REVIEW ARTICLE


Health-Related Quality of Life and Undergraduate Nursing Students: A Narrative Review



Markus Wübbeler1, *, Sebastian Geis1, Björn Teigelake2, Sabine Schoening2
1 Department of Nursing Science, University of Applied Sciences, Bochum, Germany
2 Berufsgenossenschaft für Gesundheitsdienst und Wohlfahrtspflege (BGW), Modellvorhaben und Kongresse, Bochum, Germany


Article Metrics

CrossRef Citations:
0
Total Statistics:

Full-Text HTML Views: 53
Abstract HTML Views: 21
PDF Downloads: 24
Total Views/Downloads: 98
Unique Statistics:

Full-Text HTML Views: 41
Abstract HTML Views: 18
PDF Downloads: 20
Total Views/Downloads: 79



Creative Commons License
© 2021 Wübbeler et al.

open-access license: This is an open access article distributed under the terms of the Creative Commons Attribution 4.0 International Public License (CC-BY 4.0), a copy of which is available at: (https://creativecommons.org/licenses/by/4.0/legalcode). This license permits unrestricted use, distribution, and reproduction in any medium, provided the original author and source are credited.

* Address correspondence to this author at the Department of Nursing Science, University of Applied Sciences, Bochum, Germany;
E-mail: markus.wuebbeler@hs-gesundheit.de


Abstract

Background:

Undergraduate nursing students are vulnerable to stressful university learning environments and poor working conditions in clinical rotations. This can result in students leaving nursing programs or abandoning the profession following graduation. As a result, the health-related quality of life of nursing students is an important indicator to monitor student quality of life adequacy. Preventing premature student nurses' departure from the profession is necessary to reduce the nursing shortage.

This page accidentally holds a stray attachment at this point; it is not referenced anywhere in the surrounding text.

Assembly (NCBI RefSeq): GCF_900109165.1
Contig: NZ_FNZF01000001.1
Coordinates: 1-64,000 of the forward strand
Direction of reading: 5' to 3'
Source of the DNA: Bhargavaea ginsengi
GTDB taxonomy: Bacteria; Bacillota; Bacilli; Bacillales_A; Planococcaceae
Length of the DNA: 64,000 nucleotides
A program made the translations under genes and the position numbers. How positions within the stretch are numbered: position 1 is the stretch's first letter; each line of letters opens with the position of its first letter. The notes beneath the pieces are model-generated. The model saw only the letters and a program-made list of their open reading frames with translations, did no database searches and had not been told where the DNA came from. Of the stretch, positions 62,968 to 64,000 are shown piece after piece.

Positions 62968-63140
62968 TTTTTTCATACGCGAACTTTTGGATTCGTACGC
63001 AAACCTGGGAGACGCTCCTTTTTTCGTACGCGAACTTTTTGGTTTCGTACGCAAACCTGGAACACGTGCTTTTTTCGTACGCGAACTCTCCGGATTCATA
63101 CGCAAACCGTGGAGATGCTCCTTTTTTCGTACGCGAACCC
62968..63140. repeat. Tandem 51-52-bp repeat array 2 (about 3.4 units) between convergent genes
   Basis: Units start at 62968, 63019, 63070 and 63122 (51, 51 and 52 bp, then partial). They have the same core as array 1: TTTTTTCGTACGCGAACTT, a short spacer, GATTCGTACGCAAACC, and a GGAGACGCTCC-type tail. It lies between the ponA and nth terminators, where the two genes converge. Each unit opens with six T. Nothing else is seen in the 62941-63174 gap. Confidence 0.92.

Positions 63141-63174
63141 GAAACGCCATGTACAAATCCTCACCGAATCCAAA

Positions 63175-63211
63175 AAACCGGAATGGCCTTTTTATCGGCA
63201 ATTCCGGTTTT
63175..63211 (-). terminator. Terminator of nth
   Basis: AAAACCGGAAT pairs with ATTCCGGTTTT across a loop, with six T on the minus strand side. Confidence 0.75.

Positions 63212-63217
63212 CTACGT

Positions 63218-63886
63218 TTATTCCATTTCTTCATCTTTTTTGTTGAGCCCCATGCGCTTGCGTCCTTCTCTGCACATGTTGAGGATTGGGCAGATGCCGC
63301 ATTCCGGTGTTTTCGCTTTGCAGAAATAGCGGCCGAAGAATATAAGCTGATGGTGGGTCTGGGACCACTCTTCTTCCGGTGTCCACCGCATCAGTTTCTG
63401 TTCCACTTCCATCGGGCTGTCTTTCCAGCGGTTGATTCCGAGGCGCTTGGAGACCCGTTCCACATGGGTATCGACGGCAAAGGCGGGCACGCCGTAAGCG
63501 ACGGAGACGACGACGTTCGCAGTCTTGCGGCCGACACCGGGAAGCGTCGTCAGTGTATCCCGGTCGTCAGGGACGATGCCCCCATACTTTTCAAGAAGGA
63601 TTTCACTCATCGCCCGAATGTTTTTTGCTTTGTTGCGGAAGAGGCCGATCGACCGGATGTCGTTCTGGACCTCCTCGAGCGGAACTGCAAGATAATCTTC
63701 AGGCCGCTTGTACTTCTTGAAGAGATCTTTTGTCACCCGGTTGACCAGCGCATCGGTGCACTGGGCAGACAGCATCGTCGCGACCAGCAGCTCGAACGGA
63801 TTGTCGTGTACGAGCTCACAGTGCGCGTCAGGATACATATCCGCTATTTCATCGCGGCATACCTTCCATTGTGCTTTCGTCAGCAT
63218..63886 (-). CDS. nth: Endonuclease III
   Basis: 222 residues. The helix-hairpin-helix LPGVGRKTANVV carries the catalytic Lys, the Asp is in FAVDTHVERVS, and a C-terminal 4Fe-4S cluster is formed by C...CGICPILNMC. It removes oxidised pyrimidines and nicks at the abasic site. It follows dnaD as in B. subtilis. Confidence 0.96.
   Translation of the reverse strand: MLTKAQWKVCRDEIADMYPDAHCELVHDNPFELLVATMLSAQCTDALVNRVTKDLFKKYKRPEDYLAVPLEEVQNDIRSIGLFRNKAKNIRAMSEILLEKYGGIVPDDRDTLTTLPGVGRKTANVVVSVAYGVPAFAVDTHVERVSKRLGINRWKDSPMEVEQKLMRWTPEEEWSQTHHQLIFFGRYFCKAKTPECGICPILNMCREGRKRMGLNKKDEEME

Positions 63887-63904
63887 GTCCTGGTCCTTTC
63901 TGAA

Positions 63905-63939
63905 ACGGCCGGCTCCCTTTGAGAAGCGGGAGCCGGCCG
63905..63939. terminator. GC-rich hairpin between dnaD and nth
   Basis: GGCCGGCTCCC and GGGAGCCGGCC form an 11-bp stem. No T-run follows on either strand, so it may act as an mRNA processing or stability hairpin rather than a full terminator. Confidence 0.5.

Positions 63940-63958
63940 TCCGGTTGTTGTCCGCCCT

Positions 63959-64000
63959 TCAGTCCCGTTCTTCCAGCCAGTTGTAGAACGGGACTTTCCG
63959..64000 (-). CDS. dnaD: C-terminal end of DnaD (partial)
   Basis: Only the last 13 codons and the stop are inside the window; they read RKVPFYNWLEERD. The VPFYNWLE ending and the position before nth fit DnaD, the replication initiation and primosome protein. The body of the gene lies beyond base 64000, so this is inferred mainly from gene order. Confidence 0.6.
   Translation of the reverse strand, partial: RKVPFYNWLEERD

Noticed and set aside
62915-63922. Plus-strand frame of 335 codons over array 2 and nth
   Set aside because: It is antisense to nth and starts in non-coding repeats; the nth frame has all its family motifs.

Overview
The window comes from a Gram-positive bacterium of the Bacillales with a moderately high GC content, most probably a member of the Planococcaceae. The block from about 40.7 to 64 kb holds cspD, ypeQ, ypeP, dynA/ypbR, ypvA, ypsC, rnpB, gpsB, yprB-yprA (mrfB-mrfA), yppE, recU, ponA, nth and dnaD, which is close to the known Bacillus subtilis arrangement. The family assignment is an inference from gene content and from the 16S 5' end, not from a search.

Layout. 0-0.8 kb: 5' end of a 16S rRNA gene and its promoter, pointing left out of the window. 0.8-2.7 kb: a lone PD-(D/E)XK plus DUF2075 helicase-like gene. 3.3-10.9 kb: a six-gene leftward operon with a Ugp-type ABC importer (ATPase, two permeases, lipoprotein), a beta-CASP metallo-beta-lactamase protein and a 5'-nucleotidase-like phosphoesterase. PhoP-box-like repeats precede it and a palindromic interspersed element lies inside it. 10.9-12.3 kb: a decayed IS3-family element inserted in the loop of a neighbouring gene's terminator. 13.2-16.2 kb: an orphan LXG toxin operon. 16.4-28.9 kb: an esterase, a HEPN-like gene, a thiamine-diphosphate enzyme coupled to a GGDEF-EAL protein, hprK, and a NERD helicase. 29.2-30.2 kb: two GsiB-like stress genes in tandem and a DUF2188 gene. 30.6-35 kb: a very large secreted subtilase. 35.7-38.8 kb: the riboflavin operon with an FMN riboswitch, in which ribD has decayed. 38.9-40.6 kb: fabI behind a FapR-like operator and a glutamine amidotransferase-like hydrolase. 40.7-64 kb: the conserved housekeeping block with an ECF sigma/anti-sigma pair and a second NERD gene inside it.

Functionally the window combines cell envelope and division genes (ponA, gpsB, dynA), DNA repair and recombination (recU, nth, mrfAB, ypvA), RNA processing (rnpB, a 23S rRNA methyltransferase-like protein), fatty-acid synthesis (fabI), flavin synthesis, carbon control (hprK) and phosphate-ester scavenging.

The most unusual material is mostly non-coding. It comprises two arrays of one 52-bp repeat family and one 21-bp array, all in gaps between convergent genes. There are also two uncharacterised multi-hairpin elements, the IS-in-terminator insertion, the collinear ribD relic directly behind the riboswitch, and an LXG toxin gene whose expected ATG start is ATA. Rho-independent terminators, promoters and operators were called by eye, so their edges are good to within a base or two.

Objective:

To describe the body of knowledge about the health-related quality of life for undergraduate nursing students during their qualification process.

Methods:

This was a narrative review through a six-database search, including Cochrane, CINAHL, Pubmed, Medline, PsycINFO and Livivio, from between January 1990 and June 2018, with updates in the search followed until November 2019. To assess study quality, the STROBE checklist was used.

Results:

Eight studies were included in a narrative synthesis. All studies were of cross-sectional design, and none included follow-up procedures. Most of the studies recruited participants from nursing courses and only one study recruited students from a national register. Sample sizes ranged from 110 individuals to 4,033 participants in the register-based study. Common health-related dimensions evaluated included stress, social support, mental health, fatigue, quality of life, and drug abuse. Stress, the most commonly studied dimension, was associated with clinical placements, final exams, and non-prescribed drugs. Social support networks were positively associated with coping abilities and self-esteem.

Conclusion:

There is low-quality evidence of the impact of nursing courses upon student health-related dimensions (stress, self-esteem, health-related behaviors). Nurse educators should be aware of these associations and support routine screening of students and their health-related dimensions. Interventions, such as consultation and study redesign, might increase the level of health-related dimensions. Nursing schools should further collaborate to investigate these associations and tailored interventions to positively affect health-related dimensions in nursing students.

Keywords: Nursing, Student, Health, Curriculum, Psychological stress, Social support, Health-related quality of life, Narrative review.